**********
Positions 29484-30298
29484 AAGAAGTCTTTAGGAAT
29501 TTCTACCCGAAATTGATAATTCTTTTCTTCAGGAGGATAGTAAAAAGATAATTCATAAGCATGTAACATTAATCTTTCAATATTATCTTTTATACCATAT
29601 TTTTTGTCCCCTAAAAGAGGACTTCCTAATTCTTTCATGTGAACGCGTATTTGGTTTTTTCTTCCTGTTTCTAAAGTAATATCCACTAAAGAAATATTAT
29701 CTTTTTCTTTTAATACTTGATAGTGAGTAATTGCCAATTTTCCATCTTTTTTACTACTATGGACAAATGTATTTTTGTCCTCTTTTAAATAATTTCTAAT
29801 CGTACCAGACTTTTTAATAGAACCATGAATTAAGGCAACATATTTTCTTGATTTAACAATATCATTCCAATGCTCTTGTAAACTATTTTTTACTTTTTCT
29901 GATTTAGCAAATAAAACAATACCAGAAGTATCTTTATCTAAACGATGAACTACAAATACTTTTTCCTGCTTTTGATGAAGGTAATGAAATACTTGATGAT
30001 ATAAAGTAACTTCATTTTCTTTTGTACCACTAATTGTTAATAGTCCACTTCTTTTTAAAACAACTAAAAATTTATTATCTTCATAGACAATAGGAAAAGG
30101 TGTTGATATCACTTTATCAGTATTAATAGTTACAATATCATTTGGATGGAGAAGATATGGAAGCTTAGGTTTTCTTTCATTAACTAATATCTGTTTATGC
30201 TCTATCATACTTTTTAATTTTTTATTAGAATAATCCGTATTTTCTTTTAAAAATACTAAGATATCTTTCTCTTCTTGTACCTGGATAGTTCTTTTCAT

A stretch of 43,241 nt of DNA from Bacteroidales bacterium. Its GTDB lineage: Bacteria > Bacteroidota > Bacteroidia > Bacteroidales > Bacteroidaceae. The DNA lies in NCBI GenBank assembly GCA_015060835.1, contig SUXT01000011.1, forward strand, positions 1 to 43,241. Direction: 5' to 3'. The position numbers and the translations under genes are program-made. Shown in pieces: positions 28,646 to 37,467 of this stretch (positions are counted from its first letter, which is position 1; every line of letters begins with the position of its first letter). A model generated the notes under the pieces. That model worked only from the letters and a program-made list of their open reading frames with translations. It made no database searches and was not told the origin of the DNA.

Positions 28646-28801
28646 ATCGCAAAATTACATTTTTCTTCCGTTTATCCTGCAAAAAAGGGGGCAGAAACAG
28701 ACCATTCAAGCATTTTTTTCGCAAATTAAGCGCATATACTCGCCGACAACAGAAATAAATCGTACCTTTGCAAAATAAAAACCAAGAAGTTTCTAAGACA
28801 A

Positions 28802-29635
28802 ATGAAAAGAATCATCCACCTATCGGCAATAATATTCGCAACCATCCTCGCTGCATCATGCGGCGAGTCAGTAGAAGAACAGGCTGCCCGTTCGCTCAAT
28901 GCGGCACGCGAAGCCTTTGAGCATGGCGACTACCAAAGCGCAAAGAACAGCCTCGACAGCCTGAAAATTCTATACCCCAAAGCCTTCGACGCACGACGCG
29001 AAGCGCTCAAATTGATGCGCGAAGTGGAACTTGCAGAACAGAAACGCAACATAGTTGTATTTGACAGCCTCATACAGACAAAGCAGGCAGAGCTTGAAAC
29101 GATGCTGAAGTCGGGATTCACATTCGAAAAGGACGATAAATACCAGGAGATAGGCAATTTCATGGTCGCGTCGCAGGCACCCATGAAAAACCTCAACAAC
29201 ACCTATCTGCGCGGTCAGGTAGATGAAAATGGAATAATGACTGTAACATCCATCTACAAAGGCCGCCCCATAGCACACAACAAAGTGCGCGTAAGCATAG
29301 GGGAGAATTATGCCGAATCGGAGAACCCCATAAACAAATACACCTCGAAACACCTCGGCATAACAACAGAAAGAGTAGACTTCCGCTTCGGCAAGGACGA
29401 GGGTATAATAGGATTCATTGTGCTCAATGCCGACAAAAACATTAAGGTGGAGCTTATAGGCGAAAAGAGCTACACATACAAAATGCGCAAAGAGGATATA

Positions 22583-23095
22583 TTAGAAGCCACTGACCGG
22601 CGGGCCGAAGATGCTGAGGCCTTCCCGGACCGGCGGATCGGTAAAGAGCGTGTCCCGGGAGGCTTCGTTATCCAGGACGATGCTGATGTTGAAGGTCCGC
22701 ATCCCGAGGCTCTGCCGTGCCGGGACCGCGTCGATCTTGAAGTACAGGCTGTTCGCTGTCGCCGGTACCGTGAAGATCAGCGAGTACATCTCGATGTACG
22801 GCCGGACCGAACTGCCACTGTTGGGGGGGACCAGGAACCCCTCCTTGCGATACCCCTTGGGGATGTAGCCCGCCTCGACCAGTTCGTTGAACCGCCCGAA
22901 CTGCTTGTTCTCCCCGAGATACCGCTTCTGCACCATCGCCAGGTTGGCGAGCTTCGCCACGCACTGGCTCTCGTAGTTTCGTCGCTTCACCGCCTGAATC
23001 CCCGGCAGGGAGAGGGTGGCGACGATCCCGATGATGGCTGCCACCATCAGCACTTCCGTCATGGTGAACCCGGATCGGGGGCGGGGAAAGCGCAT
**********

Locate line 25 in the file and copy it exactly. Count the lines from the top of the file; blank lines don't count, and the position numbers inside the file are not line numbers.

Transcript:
22583 TTAGAAGCCACTGACCGG